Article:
Sunday, August 23, 2009

“Visiting the Orphanage” by Tammi; 23 Aug 2009

There is an orphanage in town. When we first came to Donkorkrom our headmaster was going to take us there for introductions. But somewhere between the obligatory district assembly, chief’s palace, police station, administrative offices, etc., etc., that particular stop got missed. So Chris and I decided that we should probably go there on our own some day.

The orphanage was established about 5 years ago with the assistance of the Presbyterian Church. I’m not sure what Donkorkrom would look like without the Presby Church. For one thing, the church itself stands quite prominently on one end of town and its congregation is one of the largest in the area. It is flanked on one side by the Presby grade school, and just around the corner and down the street is the Presby hospital and dental clinic. The church is quite progressive and active in the community. In fact the assistant pastor recently invited me to attend a meeting in a nearby village where the Presby’s are helping to set up an agricultural community for women living with HIV/AIDS. The Presbyterians among you should be quite proud.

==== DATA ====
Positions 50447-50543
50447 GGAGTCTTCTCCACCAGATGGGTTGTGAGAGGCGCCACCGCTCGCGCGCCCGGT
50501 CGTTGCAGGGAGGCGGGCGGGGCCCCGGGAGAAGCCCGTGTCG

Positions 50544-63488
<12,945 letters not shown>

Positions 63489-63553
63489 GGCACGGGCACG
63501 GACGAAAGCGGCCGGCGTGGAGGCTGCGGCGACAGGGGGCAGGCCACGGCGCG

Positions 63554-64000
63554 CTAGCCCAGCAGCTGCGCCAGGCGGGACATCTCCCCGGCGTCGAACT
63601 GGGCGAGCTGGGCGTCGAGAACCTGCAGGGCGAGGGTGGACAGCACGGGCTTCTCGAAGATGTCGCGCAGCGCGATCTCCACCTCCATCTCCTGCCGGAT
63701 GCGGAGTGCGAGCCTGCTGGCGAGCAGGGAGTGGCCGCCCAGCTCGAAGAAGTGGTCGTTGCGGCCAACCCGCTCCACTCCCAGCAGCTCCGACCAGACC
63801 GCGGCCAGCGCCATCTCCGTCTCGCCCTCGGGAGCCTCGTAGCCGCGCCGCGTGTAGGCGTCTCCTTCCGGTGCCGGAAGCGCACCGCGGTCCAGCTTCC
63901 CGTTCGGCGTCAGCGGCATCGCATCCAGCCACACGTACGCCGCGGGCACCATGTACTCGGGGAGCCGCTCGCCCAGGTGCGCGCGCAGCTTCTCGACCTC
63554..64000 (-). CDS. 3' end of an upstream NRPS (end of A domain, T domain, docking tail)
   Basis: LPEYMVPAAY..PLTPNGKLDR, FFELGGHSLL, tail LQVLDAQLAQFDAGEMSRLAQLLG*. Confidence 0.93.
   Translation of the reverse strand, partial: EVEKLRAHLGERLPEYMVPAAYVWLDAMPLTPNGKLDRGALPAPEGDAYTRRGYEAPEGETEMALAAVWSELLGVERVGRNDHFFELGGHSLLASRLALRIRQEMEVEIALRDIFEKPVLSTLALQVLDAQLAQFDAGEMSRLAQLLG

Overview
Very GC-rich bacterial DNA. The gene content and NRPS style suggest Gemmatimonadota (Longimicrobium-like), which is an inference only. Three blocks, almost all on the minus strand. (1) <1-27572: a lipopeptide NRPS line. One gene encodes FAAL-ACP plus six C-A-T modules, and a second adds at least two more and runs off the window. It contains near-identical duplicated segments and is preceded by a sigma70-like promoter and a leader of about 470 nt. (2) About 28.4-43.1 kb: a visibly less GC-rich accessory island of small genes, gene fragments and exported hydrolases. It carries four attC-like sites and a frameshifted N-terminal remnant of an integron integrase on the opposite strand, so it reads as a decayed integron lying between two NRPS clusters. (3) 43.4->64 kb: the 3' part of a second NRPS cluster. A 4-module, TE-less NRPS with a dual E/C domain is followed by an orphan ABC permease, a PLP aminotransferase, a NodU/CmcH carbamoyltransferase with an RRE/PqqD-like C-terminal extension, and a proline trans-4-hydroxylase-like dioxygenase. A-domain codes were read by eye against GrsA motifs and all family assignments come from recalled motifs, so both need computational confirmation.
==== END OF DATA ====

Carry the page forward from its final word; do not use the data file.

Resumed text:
At first we weren’t sure if visiting the orphanage was a good idea. I know it’s not the same, but I kept thinking back to the time when Chris and I decided to go “just to look” at the Great Pyrenees puppies and came home with Jazper! But armed with a conviction to our child-free lifestyle and a Ghanaian law that forbids adoption to foreigners, we felt it would be safe for us to go. A warm reception by the house mothers and children made us feel immediately welcome and now we make regular stops there every couple of weeks. Thanks to those of you who have sent books, colors, etc., we are able to arrive with some type of planned activity complete with your donations to leave behind. Despite the fact that other white voluntourists occasionally visit the orphanage, Chris and I have become regular enough that as soon as we start up the driveway we here little voices calling “Kwamie Tenten!, Sister Adwoa!”, which of course motivates us to keep going back.